LAKES COAST VISITOR GUIDE | PAGE 5 PHILLIP ISLAND Located only 90 minutes from Melbourne, Phillip Island Nature Parks is a conservation organisation that offers a range of quality ecotourism experiences across four major attractions: the Penguin Parade, Koala Conservation Reserve, Churchill Island and the Antarctic Journey at the Nobbies Centre, as well as other protected natural areas, including beaches, wetlands and woodlands. At the Penguin Parade, you can witness the natural wonder of Little Penguins dashing across the beach at sunset any night of the week. Visitors can choose from a number of different viewing options and tours. The treetop boardwalks at the Koala Conservation Reserve at Phillip Island provide the opportunity to come faceto-face with koalas in their natural habitat. Here you can wander extensive bushland trails, abundant with birdlife and other animals including wallabies, echidnas and bats. On a visit to the historic Churchill Island homestead, you can step back in time and explore tranquil scenery, extensive farm grounds and beautiful gardens. You can get involved in daily farm activities, including blacksmithing, cow milking and whip cracking. Antarctic Journey At the Nobbies Centre, on the western tip of Phillip Island, you can take a fun and interactive virtual journey into the wonderful world of the Southern Ocean and Antarctica at the Antarctic Journey, proudly supported by the WWFAustralia. Here you can also explore the rugged coastline and often mountainous seas via clifftop boardwalks. Phillip Island Nature Parks manages 25 per cent of Phillip Island, including wetlands, coastlines, bushland and beaches. Every visit helps to protect this natural coastal haven for the diverse and wondrous wildlife that reside here, as well as for residents and visitors to Phillip Island (Millowl). To find out more about Phillip Island Nature Parks, visit The clifftop boardwalks of the Nobbies provide a safe and easy way to explore the rugged coastline. All photos: Phillip Island Nature Parks. Some participants of the nightly Penguin Parade. An island of natural wonders Come face-to-face with koalas at the Koala Conservation Reserve.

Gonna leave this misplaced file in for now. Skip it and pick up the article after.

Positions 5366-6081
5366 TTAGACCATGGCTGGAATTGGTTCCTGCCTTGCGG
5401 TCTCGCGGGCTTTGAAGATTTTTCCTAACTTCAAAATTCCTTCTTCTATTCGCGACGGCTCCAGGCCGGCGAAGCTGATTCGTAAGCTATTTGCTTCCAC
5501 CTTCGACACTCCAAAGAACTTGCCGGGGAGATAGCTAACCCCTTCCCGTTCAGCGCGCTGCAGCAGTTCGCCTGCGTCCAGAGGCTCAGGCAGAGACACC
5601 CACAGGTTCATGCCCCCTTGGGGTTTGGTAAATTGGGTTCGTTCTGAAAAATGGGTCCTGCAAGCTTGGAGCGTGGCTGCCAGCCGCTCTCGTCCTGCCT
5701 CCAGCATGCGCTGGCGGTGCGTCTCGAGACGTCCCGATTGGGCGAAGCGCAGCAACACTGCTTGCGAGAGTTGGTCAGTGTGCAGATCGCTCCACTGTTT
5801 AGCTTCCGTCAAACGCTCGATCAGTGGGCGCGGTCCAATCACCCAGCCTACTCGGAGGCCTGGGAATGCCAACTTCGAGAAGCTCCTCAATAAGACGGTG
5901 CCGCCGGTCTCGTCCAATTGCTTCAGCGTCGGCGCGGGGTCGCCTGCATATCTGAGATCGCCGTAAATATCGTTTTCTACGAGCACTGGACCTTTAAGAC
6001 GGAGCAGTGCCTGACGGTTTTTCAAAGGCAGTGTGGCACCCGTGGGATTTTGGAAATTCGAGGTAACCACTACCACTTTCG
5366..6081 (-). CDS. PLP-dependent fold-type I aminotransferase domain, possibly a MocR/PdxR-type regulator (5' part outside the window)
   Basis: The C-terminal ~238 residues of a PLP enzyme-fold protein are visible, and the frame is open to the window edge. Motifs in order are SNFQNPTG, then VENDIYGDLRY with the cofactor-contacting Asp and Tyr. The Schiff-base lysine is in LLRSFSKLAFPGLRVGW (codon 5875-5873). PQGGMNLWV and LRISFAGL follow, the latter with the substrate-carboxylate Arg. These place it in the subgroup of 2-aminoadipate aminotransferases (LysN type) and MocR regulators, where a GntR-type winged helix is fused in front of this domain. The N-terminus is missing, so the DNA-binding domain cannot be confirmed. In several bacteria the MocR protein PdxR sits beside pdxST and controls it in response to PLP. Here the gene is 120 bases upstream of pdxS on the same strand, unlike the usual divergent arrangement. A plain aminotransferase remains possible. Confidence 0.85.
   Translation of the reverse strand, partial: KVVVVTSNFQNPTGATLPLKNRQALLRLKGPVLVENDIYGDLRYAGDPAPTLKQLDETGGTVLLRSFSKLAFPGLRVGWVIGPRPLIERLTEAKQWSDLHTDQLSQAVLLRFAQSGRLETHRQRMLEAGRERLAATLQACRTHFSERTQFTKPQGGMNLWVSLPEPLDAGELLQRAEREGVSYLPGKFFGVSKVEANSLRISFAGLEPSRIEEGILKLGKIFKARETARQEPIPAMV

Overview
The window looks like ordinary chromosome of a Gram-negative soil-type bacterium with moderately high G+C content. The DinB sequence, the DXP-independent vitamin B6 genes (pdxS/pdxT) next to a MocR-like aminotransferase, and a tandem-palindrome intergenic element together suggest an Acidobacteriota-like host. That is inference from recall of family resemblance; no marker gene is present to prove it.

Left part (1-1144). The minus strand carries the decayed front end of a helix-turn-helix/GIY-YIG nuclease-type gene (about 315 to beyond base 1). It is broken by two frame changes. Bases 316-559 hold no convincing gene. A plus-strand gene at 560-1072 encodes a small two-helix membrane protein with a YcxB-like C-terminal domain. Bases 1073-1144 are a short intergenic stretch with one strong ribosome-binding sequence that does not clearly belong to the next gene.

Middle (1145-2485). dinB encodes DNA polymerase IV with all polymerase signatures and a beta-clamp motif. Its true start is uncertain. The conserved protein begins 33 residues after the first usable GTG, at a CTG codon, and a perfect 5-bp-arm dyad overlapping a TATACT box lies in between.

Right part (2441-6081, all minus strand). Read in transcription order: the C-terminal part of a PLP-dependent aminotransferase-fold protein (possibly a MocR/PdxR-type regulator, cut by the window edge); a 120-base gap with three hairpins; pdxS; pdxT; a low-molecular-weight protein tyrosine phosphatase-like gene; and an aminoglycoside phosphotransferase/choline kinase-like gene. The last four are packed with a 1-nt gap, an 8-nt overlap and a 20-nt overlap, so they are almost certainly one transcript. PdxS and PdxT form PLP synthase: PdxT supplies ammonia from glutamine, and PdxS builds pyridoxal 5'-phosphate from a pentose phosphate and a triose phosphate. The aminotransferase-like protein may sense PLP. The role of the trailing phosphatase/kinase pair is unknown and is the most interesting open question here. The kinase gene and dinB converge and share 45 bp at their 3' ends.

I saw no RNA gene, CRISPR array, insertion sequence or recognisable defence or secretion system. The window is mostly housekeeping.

PAGE 6 | LAKES COAST VISITOR GUIDE PHILLIP ISLAND Island options abound in summer At Phillip Island, you’ll discover an area rich in wildlife, stunning coastal vistas and a vast variety of summer outdoor activities, from scenic walks and cycling, to swimming, surfing, boating, fishing, and even golf. Accessible by car, via a bridge from the ‘mainland’, at Phillip Island you can see koalas, kangaroos and penguins up close, stroll along rugged coastal clifftops, visit an historic island farm, and much more. There are many amazing coastal trails to explore, as well as magnificent bay and surf beaches for swimming and surfing. Relaxing Rhyll If you’re after something more relaxed, head to the charming waterside village of Rhyll, where you’ll also find a general store, takeaway shops and lovely nature walks. Everything you need At Cowes Beach and the Esplanade on the northern side of Phillip Island, you will find some of the island’s best, shops, restaurants, cafés and takeaway outlets. To make the most of your visit, go to Summer is a great time to explore Phillip Island’s vast array of natural wonders, beachside walks and activities. Photo: Visit Victoria BASS STRAIT BACK BEACH ROAD VENTOR ROAD PHILLIP ISLAND ROAD PHILLIP IS RD VENTOR ROAD Police TO SAN REMO CHURCHILL ISLAND MARINE NATIONAL PARK PHILLIP ISLAND NATURE PARK phillip island3922 Welcome to Scan here for full detailed map Distance from Melbourne: 142km Population: 9900 approx. Amenities: Plenty of nature parks and reserves, hotels, shopping, cafés and restaurants. Accommodation includes camping, caravanning, B&Bs, holiday houses and motels. Excellent for water play including swimming and sur ng.

LAKES COAST VISITOR GUIDE | PAGE 7 PHILLIP ISLAND Phillip Island’s rugged and spectacular Cape Woolamai, as viewed from a scenic flight with Phillip Island Helicopters. To get a true sense of the natural wonders that abound on Phillip Island and its surrounds, it’s definitely worth taking to the air. So, while you’re on the Island, you should definitely consider the once-in-a-lifetime experience of a scenic flight with Phillip Island Helicopters. Stunning coastline Phillip Island Helicopters offers a range of affordable scenic flights, taking in key sights, such as the rugged headlands of Cape Woolamai and Summerland Bay (home of the Penguin Parade), the small offshore island of Seal Rocks (home to Australia’s largest fur seal colony), the Australian Grand Prix track (location of the MotoGP) and miles of stunning coastline. Comfort and safety The company has been conducting scenic flights, charters and adventures over and around Phillip Island since 2006, and is a multiaward-winning local tourist operator, renowned for its friendly and experienced flight crew, and the comfort and safety of its aircraft. A scenic flight with Phillip Island Helicopters is a fun and exciting way to get a fabulous view of the Island. To find out more, visit Get an amazing perspective on Phillip Island A scenic flight with Phillip Island Helicopters offers an unforgettable view of Phillip Island and surrounds. PB16805